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Campsie, Stirlingshire

Historical Description

CAMPSIE, a parish, in the county of STIRLING, 3½ miles (E.) from Strathblane; containing, with the villages of Birdstone, Haugh-head, Lennoxtown, Milton, Torrance, and the Clachan, 6402 inhabitants. This parish, previously to the year 1649, was much larger than at present; and on account of its isolated situation, arising from its natural boundaries, it was distinguished by many peculiarities and singular customs. At the period named, its southern extremity was erected into a new parish called Baldernock, and its eastern extremity united to Kilsyth. It now extends in length about seven miles, and six miles in breadth, comprising an area of 17,000 acres, of which about 7550 are hills, 7550 arable, 500 wood and plantations, and the remainder lakes, &c. The surface consists of two ranges of hills, and the intermediate valley, running nearly from east to west. The highest eminences are those forming the northern boundary, called Campsie fells, rising at their greatest elevation 1500 feet above the sea, and intersected with numerous glens of exquisite beauty, exhibiting a profusion of romantic scenery on their rocky sides. In the glen called Kirktoun glen artificial terraces have been cut, shrouded with ferns, lichens, and all kinds of wild flowers; and numbers of persons resort to it in fine weather, on account of its attractive scenery, and to witness the variety and grandeur of the prospect from the neighbouring heights. The southern range, called the Brae, is a continuation of the braes of Kilpatrick, and rises about 700 feet. The valley is covered throughout with a succession of undulations, reaching to the precipitous sides of the northern fells, whence several burns pour down, three of which, uniting their streams, form the river Glassert, which, after traversing a considerable extent of ground in the parish, falls into the Kelvin near Kirkintilloch.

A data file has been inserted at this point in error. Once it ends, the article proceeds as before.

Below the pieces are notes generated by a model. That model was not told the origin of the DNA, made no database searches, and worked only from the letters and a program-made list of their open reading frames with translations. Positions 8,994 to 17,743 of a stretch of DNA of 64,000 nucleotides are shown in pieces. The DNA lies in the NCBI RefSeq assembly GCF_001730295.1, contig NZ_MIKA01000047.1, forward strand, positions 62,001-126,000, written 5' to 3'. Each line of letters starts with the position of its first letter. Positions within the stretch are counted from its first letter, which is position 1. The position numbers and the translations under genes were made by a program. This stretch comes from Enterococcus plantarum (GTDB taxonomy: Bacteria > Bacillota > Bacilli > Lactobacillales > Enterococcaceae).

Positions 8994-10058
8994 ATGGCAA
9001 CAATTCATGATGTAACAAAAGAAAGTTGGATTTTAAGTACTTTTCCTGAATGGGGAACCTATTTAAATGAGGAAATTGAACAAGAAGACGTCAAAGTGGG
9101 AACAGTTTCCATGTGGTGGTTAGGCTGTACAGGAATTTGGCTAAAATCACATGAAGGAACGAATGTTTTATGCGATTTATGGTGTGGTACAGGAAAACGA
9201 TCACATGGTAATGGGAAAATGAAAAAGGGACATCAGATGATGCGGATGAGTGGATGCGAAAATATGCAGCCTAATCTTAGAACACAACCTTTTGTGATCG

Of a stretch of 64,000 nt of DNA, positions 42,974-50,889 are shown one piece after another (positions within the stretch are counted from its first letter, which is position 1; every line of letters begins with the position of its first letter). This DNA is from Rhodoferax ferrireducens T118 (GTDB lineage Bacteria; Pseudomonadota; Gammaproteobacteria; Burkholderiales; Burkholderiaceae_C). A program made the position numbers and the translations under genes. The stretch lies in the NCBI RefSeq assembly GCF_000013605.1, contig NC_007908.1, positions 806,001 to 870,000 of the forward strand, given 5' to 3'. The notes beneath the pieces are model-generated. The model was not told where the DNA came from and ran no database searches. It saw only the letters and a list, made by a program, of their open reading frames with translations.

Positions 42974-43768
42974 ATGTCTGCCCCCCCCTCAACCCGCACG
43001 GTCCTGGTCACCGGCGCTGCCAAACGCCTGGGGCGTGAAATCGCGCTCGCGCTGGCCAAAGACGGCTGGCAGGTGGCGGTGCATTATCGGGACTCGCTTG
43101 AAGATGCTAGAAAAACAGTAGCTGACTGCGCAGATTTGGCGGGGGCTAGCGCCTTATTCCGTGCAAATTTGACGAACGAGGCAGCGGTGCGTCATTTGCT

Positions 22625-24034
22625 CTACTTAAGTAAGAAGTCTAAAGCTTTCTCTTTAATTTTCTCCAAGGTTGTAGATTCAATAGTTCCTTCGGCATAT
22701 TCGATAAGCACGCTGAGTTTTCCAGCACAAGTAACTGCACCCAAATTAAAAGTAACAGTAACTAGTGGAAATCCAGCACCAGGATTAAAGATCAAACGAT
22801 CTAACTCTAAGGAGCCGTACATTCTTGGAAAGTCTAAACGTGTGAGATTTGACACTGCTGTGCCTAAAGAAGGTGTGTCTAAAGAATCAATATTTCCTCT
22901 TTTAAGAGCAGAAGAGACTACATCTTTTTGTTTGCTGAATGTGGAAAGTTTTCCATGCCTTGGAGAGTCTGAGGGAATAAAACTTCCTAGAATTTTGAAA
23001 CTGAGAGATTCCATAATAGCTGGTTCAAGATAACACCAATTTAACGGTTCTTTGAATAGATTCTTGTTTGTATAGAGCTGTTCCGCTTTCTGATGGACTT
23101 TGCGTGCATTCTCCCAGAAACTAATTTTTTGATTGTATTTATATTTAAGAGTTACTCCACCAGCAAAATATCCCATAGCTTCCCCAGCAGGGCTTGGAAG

Near the base of the fells, which are clothed to their summit with rich verdant pasture, the soil is chiefly a light clayey earth, and the subsoil tilly, and exceedingly tenacious; the hillocks and undulations in the strath are frequently a light earth, resting on sand and gravel, and in several places loamy. The southern brae is all under tillage, with the exception of about 500 acres of heath, and 250 of wood, and has a clayey soil on its side towards the Kelvin, which is succeeded by lower grounds of a sandy, gravelly, alluvial, and mossy character, reaching to the neighbourhood of the river. On account of the proximity of the parish to Glasgow, dairy produce forms a leading object; other branches of husbandry, however, share much attention, and all kinds of grain, pulse, and green crops are raised, under the best system of management, and of excellent quality. The Ayrshire breed of cows, without any admixture, is kept for the dairy; the cattle grazed on the hills are mostly West Highlanders, and the sheep the black-faced breed. The annual value of real property in the parish is £18,140. The mineral contents of the district are extensive and valuable, consisting of most of the varieties of the trap rocks, and coal, with the layers of which latter, beds of freestone, aluminous clay-slate, ironstone of the argillaceous kind, and limestone, are found alternating. About 35,000 tons of coal, and large quantities of lime, are every year produced. Alum is obtained from a schist found in the coal strata, and ironstone has been partially wrought lately, and is abundant. The plantations, comprising larch, Scotch fir, spruce, sycamore, oak, and ash, have been much increased since the close of the last century, especially in the vicinity of Woodhead. In the same neighbourhood stands Lennox Castle, on the acclivity of the south brae, 500 feet above the level of the strath, and commanding extensive views. This splendid mansion was finished in 1841, in the Norman style; and nearly opposite is situated the mansion of Craigbarnet, and a little eastward that of Balancleroch, besides which, the parish contains those of Kincaid, Antermony, Glorat House, and Auchinreoch.